How is Qawwali changing over time?
Good question. It’s not changed but there’s a lot of experimentation going on. Bally Sagoo remixed many qawaalis and introduced many youngsters to Nusrat Fateh Ali Khan, and now Rahat sings for mainstream movies and Bollywood and that created a new audience for Qawwali. In 2015, Faiz Ali Faiz sold out Barbican Centre with an 80% English audience. It’s appreciated by mainstream audiences now and appreciated by many whether they understand it or not. It is recognised by world class ‘world music’ organisations such as WOMEX and WOMAD who often program qawwali acts, and is popular around the world.
So there’s a growing market for Qawwali?
Definitely, it’s hugely popular. There are 5 big Qawwals in Pakistan who travel to world music festivals around the word. The audiences that come to the concerts are diverse from Indian, Pakistan, Hindu, Sikh, Christians and more. Nusrat has given the genre the boost. I normally get a lot of bookings now for Indian and Pakistani weddings.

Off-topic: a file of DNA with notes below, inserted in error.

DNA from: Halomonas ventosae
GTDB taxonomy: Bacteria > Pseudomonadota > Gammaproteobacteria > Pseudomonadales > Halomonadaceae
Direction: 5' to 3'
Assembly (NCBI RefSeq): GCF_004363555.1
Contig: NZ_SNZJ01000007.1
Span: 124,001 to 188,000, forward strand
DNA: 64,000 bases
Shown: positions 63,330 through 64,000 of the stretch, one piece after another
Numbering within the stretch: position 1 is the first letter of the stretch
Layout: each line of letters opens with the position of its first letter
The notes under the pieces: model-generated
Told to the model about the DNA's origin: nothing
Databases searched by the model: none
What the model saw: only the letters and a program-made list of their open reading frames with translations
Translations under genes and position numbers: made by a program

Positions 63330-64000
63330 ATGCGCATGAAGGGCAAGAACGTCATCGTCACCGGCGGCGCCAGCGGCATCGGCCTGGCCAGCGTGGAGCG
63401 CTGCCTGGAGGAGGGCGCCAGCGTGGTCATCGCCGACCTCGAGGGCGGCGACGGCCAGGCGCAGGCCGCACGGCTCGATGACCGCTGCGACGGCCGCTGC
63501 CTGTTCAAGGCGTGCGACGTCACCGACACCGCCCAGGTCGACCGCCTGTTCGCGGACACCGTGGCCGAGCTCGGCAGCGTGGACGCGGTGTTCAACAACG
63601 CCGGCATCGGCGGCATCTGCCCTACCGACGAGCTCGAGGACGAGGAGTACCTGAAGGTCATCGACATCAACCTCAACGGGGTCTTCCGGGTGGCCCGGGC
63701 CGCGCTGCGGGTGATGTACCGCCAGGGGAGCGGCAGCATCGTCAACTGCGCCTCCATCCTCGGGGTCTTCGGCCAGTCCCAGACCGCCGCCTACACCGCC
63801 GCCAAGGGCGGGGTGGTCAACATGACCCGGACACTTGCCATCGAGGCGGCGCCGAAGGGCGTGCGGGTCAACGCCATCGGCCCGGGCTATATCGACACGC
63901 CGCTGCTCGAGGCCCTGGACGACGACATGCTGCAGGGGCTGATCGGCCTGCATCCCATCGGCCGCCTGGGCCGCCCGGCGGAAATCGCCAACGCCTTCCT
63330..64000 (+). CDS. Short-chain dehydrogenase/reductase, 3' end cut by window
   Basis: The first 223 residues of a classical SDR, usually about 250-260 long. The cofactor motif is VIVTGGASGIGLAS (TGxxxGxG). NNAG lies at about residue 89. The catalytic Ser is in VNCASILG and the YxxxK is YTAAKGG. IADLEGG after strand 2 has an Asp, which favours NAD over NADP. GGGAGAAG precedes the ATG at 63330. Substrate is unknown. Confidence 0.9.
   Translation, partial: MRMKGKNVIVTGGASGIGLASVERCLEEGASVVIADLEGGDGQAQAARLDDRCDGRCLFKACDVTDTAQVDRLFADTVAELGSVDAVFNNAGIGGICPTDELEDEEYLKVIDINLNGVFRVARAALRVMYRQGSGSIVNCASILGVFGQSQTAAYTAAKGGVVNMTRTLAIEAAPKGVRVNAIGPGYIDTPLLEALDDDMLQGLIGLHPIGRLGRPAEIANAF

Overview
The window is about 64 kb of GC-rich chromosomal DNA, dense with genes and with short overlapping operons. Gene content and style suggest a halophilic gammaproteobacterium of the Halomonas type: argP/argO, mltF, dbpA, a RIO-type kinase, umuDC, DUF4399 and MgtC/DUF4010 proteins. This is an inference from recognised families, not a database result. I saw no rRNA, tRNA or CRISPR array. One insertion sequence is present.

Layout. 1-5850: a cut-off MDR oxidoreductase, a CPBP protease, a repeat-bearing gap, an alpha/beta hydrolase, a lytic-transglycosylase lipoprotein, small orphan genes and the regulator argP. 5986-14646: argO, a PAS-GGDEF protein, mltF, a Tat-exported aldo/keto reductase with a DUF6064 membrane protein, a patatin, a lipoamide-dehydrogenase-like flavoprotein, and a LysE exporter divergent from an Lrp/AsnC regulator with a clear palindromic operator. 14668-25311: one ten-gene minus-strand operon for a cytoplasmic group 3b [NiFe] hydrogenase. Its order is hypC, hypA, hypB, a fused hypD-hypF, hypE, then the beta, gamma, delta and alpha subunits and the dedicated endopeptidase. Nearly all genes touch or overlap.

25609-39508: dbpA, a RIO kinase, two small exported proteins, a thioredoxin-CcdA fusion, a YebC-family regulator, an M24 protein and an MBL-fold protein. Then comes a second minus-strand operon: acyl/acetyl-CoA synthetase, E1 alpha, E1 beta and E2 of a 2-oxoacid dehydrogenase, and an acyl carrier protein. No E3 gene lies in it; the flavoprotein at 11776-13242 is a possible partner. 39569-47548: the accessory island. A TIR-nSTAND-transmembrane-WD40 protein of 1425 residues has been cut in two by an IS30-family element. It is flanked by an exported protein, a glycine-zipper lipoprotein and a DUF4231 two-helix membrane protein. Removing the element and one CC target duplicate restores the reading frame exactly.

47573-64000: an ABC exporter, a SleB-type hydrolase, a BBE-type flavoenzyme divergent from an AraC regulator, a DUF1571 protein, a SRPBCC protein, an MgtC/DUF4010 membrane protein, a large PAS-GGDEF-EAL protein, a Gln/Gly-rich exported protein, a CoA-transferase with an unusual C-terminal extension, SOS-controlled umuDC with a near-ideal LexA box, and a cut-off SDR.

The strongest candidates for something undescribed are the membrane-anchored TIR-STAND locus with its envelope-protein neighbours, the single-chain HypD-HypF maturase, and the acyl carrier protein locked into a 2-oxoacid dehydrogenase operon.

Do you think Asian culture is seeping out into the mainstream?
It seems to be making a transition but you never know exactly what’s happening. I know if I take qawwali to mainstream venues or BBC Radio 3, I’ll be more successful. Previously when I’ve approached Asian Radio or TV, they have no idea what qawwali is, which is an issue but we need to realise that qawwali is appreciated by mainstream. We need to appreciate other cultures and our own and not forget about it. Moving forwards it should be exciting times.
Did you always want to get into the qawwali music business?